Vineyard Worship Values
Article photograph by Jonny Norridge
Intimacy, Integrity & Accessibility
When it comes to worship in the Vineyard there are three main values that we hold dear. These values underpin our approach to worship, both in the spiritual sense in how we conduct our everyday lives and also in the practical expression of our worship through the writing and recording of songs.
Value 1 – Intimacy
Intimacy in worship is one of the foundations of the Vineyard movement. When John and Carol Wimber and others began meeting in a home in 1977 in California, they gathered because they were hungry to meet with God. And so, for years Vineyard worship around the world has been marked by songs that are simple expressions of love and devotion. The Bible is full of accounts of intimate worship. As David looked after the sheep he sang intimate songs to the Lord. He continued when he became king of Israel. The woman in Luke 7 worshipped intimately as she poured perfume on the feet of Jesus. Intimacy will always be our highest calling and aim in this life and then, when we pass on to the other side, it’s only going to get better.
Value 2 – Integrity
If there ever was a time when people are looking for integrity in leaders, that time is now. It is evident that people are expecting trustworthiness in all of life, and are not quite so willing to separate the private from the public. Integrity simply means wholeness, naturalness, the condition of being undivided. A consistency between private and public life. Amos 5:23 ‘Away with your hymns of praise – they are mere noise to my ears. I will not listen to your music, no matter how lovely.’ We need to face the truth that if we don’t have integrity God hates our worship! There is such protection in this truth. God doesn’t want us to come to Him as we think we should be, but as we are. And if as we are is not pleasing to Him and not in line with His Word, them we cry out for his mercy to change us. That’s all He asks of us.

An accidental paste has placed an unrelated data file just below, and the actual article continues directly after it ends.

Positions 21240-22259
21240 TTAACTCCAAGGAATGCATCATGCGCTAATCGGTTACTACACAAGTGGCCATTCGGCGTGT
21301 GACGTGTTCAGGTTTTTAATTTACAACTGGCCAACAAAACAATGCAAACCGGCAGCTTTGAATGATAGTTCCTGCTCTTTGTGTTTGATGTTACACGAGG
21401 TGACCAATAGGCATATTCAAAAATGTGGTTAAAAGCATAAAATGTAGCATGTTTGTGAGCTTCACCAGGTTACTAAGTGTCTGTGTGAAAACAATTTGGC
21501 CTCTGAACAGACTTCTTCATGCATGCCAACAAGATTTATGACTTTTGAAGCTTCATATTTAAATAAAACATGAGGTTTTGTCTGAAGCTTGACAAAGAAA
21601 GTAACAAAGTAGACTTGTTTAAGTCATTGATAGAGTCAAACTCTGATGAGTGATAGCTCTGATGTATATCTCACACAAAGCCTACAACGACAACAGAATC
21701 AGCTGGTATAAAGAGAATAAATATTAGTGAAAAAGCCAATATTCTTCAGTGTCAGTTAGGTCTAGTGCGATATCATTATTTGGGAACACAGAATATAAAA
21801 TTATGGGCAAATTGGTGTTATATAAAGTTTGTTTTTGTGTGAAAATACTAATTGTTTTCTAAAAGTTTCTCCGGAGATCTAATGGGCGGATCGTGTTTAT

Value 3 – Accessibility
In the past few years our society has made huge strides to make public places more accessible to those with special needs. People with wheelchairs, hearing difficulties and the like can enjoy more events and places than ever before. Sometimes as leaders, we need to ask some of the same questions that brought about change in the places we live: Is our worship accessible for all, or is it only accessible for those who artistically able and mystical? Making worship accessible sometimes means that we need something called restraint in worship. Restraint is the backbone of making music that others can follow and enter into.
Here are a few tips on restraint during worship:
1. Restraint is picking songs that will say what the majority of the people gathered want to say to God.
2. Restraint is the discipline not to play or sing all the time – if you fill in the spaces with ‘your stuff’ the music cannot breathe and the congregation feels overwhelmed.
3. Restraint is the realization that the notes you don’t play are just as important as the ones you do.
4. Restraint is not adding tons of embellishments to a song that others cannot follow or sing.
Restraint in worship isn’t necessarily easy and it doesn’t always feel good to you as a worship leader. But it is right. If we lose accessibility, we will lose the people.